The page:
As for my motor skills, they are great. I’m an excellent artist who uses my motor skills regularly. That is not to say that you are not correct, but I don’t think that every person’s body is built the same. If a parent notices their child favoring one position over the other then they should leave it up to a doctor to decide whether there is something wrong. If nothing is up with it, let it be.

    Comment by queenfushi — December 2, 2009 @ 10:55 pm | Reply

    • My cousin has hip problems from sitting like that as a child. About the doctor..l that is assuming doctors actually know what they are doing. I have had some pretty ridiculous doctors who Dont help or know.

      Comment by Brianne — September 16, 2012 @ 3:08 pm | Reply

  7. As is mentioned but not bolded, w-sitting “CAN” effect you. However, there are many cases of people who are just fine and have had no adverse reactions. If anything people are blowing this way out of proportions.

    Comment by Bright Shadow — December 16, 2009 @ 12:57 am | Reply

  8. […] 3.  Why is w-sitting Being Promoted in Advertising? […]

    Pingback by Top 10 Blog Posts of 2009 « Starfish Therapies — January 4, 2010 @ 10:32 pm | Reply

  9. Sorry, but there is nothing wrong with w-sitting. Almost all models and singers sit this way all the time.

    Comment by Shannan Green — August 12, 2010 @ 6:50 pm | Reply

    • “Almost all models and singers sit this way all the time.” What a crazy generalization. That’s like saying all singers and models only eat lettuce. Way to research your topic before commenting, lol.

      Comment by Naughty Pearl (@NaughtyPearl) — May 15, 2012 @ 6:00 pm | Reply

  10. I am nearly 20 and i can still w-sit. I have no motor skill issues and no other problems. Some people can simply sit that way, and once a child feels uncomfortable, they wont sit like that.

    Comment by Candace — September 27, 2010 @ 6:54 am | Reply

  11. I agree corp advertising could/should be more enlightened (about many things); I hope you wrote them too. As for W-sitting being all bad – for children who aren’t actually under MD advice for orthopedic problems or other reasons to to avoid it altogether, seems like “moderation” is good. Just make sure your charge doesn’t sit this way habitually or exclusively or for hours on end. (And frankly, should/do toddlers sit any which way for hours on end?) I admire you for speaking up about a strongly held belief; no need to apologize for that.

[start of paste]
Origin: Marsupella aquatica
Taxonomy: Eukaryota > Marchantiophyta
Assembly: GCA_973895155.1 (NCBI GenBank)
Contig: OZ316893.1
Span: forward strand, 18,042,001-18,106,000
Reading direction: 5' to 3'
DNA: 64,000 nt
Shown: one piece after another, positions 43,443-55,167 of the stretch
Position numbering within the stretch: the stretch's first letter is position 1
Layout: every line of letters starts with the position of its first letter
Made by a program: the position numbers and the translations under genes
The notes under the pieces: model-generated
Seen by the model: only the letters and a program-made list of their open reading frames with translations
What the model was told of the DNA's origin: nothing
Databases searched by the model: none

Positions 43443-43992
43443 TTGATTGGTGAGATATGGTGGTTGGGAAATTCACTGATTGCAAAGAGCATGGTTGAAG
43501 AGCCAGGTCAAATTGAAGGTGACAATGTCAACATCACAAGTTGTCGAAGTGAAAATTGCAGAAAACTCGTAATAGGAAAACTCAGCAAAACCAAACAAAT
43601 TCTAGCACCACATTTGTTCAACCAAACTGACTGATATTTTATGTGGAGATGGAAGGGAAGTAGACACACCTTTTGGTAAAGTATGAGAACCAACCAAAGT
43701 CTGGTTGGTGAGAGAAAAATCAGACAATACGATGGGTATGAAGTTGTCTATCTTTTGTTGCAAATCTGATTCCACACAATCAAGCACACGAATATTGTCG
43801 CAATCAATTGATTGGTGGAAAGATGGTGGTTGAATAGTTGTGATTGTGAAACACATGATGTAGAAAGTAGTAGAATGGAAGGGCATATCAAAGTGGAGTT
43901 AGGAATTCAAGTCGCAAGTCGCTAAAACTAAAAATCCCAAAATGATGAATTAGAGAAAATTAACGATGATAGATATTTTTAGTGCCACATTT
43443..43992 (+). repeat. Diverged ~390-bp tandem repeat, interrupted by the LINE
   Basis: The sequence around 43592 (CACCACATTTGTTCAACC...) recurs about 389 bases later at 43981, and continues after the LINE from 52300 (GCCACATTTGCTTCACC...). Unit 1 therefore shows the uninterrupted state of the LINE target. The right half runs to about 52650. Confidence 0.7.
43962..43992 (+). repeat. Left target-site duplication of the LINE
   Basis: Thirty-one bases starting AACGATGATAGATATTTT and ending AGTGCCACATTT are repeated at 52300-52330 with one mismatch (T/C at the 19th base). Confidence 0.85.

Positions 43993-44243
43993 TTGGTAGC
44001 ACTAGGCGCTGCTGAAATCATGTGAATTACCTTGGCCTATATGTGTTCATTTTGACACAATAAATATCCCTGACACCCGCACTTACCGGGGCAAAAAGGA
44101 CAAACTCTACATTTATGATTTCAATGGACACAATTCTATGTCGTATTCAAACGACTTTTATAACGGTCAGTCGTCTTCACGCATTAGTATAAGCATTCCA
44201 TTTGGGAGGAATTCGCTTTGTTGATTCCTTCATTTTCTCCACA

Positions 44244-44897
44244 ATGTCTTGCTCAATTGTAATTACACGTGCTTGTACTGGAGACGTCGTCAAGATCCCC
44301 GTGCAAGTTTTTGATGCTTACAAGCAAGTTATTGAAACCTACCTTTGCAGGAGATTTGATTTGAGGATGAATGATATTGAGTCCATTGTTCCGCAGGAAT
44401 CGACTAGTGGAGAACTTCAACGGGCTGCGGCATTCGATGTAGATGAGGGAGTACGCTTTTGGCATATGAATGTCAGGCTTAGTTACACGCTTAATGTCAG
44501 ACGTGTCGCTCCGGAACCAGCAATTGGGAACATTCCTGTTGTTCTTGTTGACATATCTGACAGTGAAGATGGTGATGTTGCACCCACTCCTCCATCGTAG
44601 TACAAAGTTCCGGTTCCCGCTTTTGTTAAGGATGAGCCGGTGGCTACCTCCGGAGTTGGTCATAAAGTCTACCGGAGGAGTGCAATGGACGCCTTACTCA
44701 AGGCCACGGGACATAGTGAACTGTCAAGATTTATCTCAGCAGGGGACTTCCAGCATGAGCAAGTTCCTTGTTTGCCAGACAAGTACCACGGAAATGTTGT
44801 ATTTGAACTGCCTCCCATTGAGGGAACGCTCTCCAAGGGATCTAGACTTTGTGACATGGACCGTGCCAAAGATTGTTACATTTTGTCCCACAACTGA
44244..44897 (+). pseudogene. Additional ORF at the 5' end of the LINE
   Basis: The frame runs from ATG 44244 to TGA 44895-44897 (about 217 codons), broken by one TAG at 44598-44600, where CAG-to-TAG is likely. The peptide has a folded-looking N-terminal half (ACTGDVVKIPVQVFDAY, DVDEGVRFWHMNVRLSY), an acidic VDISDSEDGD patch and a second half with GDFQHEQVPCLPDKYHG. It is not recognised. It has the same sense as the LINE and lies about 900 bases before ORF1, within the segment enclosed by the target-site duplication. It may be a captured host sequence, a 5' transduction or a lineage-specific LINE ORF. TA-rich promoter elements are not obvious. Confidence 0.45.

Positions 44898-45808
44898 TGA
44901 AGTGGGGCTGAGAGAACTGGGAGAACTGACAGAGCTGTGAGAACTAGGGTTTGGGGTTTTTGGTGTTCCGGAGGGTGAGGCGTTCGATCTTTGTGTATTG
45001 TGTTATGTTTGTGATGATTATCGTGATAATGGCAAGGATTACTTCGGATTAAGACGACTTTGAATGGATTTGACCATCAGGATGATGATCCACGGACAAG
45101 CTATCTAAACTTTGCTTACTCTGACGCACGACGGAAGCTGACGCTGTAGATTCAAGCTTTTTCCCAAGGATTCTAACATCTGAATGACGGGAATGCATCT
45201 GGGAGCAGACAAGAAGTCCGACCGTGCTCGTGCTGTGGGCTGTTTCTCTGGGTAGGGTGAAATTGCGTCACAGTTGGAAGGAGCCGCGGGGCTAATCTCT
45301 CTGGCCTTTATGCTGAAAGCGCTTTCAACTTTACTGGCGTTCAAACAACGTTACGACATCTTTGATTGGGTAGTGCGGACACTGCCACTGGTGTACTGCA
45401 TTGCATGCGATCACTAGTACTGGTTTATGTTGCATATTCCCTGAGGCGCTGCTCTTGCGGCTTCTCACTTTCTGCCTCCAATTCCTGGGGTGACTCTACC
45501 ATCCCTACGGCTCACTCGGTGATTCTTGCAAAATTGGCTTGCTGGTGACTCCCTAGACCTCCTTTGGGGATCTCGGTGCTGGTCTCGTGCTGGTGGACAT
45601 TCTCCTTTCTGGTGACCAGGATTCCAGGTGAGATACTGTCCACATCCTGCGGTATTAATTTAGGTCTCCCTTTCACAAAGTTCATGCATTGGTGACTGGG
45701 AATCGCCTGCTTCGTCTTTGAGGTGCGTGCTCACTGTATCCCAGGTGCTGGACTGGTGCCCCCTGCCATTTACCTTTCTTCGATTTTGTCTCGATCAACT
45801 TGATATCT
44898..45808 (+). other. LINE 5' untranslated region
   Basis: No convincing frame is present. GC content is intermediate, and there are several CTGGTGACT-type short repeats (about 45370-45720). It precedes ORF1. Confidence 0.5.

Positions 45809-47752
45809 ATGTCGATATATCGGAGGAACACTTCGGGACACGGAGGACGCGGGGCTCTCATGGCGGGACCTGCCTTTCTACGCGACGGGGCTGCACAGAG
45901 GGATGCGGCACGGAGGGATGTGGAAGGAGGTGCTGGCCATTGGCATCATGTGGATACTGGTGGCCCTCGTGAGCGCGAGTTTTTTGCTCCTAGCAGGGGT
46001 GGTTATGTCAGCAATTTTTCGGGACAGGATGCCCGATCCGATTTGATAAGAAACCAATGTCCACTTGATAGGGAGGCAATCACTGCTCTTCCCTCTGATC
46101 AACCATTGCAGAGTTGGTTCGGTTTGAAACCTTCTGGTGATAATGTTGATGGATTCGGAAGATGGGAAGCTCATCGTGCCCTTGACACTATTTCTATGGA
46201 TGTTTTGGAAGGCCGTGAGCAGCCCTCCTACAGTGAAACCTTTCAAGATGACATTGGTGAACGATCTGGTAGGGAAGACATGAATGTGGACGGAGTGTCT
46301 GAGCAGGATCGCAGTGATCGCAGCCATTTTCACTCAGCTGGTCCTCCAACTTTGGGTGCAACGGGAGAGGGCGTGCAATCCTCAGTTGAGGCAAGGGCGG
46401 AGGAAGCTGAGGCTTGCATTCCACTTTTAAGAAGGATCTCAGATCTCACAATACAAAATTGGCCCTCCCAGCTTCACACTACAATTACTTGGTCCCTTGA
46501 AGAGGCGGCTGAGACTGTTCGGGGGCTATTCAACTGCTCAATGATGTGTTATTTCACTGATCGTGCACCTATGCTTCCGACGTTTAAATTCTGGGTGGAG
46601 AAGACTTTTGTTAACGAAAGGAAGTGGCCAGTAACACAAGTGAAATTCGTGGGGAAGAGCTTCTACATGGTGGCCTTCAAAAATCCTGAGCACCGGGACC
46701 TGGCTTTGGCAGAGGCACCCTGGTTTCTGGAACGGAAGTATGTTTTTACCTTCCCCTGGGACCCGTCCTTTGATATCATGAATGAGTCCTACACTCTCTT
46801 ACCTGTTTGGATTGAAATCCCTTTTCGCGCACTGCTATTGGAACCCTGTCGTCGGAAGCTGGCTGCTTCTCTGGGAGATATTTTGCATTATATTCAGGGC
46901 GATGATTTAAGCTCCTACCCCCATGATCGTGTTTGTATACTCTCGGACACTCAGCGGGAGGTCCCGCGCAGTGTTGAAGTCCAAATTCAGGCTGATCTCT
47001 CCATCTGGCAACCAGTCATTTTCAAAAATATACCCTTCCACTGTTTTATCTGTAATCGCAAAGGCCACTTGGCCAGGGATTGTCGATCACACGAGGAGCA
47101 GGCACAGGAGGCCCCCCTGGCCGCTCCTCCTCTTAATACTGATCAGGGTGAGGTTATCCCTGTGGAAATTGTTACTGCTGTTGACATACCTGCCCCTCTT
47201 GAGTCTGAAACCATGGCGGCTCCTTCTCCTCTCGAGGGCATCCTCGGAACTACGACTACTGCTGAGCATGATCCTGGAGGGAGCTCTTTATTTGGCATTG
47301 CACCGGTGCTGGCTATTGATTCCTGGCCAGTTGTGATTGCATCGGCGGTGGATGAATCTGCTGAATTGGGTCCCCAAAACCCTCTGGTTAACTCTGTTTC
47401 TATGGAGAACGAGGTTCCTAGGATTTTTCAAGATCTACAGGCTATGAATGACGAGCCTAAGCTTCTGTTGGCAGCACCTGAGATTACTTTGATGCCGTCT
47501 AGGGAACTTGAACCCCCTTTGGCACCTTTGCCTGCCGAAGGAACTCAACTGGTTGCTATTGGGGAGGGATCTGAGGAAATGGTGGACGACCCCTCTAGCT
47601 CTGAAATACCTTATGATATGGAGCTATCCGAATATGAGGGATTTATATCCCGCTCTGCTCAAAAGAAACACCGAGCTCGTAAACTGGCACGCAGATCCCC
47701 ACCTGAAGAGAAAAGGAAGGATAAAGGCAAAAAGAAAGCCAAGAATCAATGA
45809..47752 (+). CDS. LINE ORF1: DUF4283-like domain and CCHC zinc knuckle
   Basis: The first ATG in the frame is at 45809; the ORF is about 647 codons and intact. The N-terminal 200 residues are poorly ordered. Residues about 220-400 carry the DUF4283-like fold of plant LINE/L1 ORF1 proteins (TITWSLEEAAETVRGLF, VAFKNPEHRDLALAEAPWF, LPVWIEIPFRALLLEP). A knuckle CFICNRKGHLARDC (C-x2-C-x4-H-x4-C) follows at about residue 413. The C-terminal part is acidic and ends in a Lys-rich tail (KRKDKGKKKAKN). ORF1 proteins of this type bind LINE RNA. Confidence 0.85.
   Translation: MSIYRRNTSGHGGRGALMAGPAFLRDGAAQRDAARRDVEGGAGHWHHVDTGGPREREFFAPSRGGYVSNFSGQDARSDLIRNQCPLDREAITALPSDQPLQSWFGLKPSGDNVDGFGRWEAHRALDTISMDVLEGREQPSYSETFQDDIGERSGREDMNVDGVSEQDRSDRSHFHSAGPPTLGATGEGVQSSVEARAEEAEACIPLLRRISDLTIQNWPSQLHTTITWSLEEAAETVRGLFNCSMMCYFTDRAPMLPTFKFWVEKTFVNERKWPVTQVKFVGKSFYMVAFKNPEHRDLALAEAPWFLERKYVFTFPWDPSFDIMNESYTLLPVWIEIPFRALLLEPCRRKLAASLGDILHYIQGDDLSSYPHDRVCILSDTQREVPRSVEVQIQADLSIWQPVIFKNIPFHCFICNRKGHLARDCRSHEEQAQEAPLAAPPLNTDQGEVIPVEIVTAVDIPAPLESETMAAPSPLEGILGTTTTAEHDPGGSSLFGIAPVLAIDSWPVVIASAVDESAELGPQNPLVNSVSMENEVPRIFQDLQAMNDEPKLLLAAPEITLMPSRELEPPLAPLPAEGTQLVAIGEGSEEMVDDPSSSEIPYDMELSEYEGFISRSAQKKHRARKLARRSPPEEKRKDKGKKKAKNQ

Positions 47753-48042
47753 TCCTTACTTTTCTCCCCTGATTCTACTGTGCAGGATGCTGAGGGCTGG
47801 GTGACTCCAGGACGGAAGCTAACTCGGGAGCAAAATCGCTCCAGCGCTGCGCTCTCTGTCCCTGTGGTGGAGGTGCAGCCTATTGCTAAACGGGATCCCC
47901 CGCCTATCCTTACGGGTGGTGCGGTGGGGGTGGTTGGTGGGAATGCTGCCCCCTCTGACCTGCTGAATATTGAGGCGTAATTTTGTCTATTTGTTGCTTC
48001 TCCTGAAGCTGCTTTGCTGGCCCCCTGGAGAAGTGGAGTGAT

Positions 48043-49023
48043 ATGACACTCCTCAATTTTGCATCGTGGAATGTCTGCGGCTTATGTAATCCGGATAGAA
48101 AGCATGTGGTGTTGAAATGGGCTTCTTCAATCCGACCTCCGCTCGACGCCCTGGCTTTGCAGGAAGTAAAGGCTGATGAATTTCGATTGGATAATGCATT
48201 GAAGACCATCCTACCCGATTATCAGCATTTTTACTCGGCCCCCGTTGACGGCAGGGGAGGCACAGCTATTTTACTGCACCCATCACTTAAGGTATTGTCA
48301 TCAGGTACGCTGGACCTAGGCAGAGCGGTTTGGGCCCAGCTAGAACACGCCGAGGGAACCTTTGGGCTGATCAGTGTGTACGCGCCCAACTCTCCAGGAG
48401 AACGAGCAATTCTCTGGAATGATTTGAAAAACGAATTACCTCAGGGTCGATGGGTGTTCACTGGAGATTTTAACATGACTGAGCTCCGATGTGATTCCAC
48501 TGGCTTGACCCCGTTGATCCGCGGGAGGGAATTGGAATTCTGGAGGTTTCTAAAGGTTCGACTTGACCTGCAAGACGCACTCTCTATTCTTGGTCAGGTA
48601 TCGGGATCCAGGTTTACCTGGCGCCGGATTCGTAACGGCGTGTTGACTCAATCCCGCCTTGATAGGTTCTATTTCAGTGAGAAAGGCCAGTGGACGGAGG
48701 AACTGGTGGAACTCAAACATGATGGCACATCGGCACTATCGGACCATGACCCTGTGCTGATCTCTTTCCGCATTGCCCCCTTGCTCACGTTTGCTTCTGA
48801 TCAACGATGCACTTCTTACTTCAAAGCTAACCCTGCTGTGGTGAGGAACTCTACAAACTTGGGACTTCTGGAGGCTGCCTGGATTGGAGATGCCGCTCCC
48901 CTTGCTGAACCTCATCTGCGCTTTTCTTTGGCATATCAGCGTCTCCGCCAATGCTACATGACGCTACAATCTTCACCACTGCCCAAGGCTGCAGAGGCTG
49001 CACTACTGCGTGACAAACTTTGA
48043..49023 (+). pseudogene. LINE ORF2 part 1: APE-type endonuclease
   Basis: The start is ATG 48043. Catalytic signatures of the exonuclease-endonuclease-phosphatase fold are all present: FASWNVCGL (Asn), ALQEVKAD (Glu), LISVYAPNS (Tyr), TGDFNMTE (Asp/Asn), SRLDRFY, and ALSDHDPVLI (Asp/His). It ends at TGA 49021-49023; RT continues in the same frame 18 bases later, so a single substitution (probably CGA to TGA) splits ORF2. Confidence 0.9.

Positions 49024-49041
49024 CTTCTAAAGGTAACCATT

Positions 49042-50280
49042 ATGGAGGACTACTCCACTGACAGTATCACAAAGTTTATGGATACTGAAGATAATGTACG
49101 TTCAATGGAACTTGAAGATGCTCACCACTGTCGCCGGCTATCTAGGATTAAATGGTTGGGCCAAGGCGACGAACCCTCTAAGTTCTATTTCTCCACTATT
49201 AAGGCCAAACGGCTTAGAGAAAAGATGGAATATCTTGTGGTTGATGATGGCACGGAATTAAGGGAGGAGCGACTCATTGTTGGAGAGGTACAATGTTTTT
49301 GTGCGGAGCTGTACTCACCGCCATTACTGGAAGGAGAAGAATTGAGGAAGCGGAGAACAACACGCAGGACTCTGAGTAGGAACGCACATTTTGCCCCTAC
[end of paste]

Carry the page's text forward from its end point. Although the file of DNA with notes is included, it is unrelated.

Comment by Susan — October 12, 2010 @ 6:19 pm | Reply

  12. I think people should remember their manners when commenting… There’s still a person with feelings on the other end… W sitting does not assist with important brain development (unlike crossing legs) it’s a shame more people aren’t aware of this and my MIL wishes she knew about it to assist her 2 dyslexic kids with learning issues… Might have helped 😦

    Comment by Christina — February 6, 2012 @ 3:14 pm | Reply

  13. My cousin grew up in the w position and she has hip problems because of it and walks like she has a stick up her ass. Just because children are comfortable at something or doing it doesn’t mean it is right.

    Comment by Brianne — September 16, 2012 @ 3:05 pm | Reply

  14. My daughter always sitts in w position and she got hyertonia

    Comment by Arooj khan — January 24, 2013 @ 1:27 pm | Reply

  15. I sat in the w position till about 10 years of age or so and would like to add to what you’ve written. I can’t comment on some of the possible issues such as tight muscles but there are other issues I have noticed as a result of sitting this way. My w sitting was so extreme that I was able to sit with my lower legs at a 90 degree angle to my thighs, although I didn’t usually sit like this – I just did that to show off! I stopped w sitting eventually because my knees started to lock into position, probably because of a slight dislocation, and I would have to shift onto my knees till the knee clicked into place and I could move freely again which was quite painful. I did have poor muscle tone in my trunk and developed a slouch. I now have hyper-flexible knees and hips (to certain angles only) which enables me to do some yoga positions very easily but gives poor stability in others. I have knee problems too but it is hard to tell how much is genetic as my mother has issues too, but I’m sure they weren’t helped by sitting in this way.

    Comment by Beenz — March 13, 2014 @ 7:33 am | Reply